Anchored by Jake Tapper, The Lead airs at 4 p.m. ET on CNN.
Fmr. national security adviser Stephen Hadley, and the latest on the crisis in Ukraine.
(CNN) – It's a correction more than 160 years in the making.
In its Tuesday edition, The New York Times published a correctionfor an article that ran on January 20, 1853.
The newspaper has Hollywood and Twitter to thank for bringing the error to light.
The Times explained that the article in question told the story of Solomon Northup, a free African-American man who was kidnapped and sold into slavery.
(CNN) – Actor Seth Rogen slammed senators for ignoring not only his personal pleas for more Alzheimer's funding and research, but those of a former colleague.
"I could totally understand if they didn't want to hear the testimony of a stoner, idiot, actor," Rogen told CNN's "The Lead with Jake Tapper."
"Honestly, to me the most distressing thing is another (lawmaker), who these guys actually knew, was talking about how he had been diagnosed with Alzheimer's," said Rogen, referring to the testimony of former Congressman Dennis Moore.
Researchers and statisticians also testified, detailing the financial toll of Alzheimer's, and "they still couldn't be bothered to hang around to hear it," said Rogen.
(CNN) – The buzz at the box office this weekend is around the film "Son of God," which opens in theaters Friday. It is the story of Jesus, with scenes taken from the mini-series "The Bible."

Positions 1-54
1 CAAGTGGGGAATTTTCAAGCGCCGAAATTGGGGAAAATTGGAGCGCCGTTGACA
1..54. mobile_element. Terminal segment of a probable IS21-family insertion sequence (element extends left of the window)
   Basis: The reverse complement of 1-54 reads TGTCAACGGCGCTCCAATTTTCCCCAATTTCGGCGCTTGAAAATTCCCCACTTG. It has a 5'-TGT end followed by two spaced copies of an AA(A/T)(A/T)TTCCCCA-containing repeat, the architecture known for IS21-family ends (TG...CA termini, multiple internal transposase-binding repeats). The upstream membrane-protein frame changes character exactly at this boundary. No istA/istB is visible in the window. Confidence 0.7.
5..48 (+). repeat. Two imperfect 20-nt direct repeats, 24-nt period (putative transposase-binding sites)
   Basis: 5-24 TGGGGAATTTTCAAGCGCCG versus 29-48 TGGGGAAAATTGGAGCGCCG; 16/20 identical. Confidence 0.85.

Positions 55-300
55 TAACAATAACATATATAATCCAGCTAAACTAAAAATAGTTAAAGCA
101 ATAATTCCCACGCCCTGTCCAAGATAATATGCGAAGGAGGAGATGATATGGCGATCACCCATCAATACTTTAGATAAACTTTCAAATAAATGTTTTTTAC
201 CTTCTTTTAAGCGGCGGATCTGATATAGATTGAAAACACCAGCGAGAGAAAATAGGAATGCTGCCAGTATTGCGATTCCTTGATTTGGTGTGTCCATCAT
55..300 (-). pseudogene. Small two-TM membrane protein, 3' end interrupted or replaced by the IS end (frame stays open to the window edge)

Box office analysts say they cannot give a real estimate of how the film will do this weekend, in part because it is difficult to analyze the performance of faith-based films.
A billion people will see this movie, says "Son of God" executive producer Mark Burnett.
"This is like a political thriller. (It) has special effects from the guys that did "Gladiator," and an incredible Hans Zimmer score, it's a big, big feature film," says Burnett.
(CNN) – When celebrities come to Washington, media and politicians take notice.
But does the spectacle of the star outshine, or shed light on the cause they've come to promote?
"Often hearings in Congress are not about members of Congress learning something that they don't already know. It's performance art. If they wanted to really learn about issues, they could get it from a briefing book," said The Washington Post's Emily Heil.
Oscar winner Ben Affleck arrived in Washington Wednesday to speak about the crisis in the Congo. The "Argo" director has brought his cause to the table time and time again.
"It's just a pleasure to be back at the real State Department. I had to fake it for "Argo." I get to see the real thing here," Affleck joked with Secretary of State John Kerry.
(CNN) – If you laughed at the movies at any time in the last 30 or so years, odds are Harold Ramis had something to do with it. The filmmaker and actor died this morning after an extraordinary career, and a laudable life.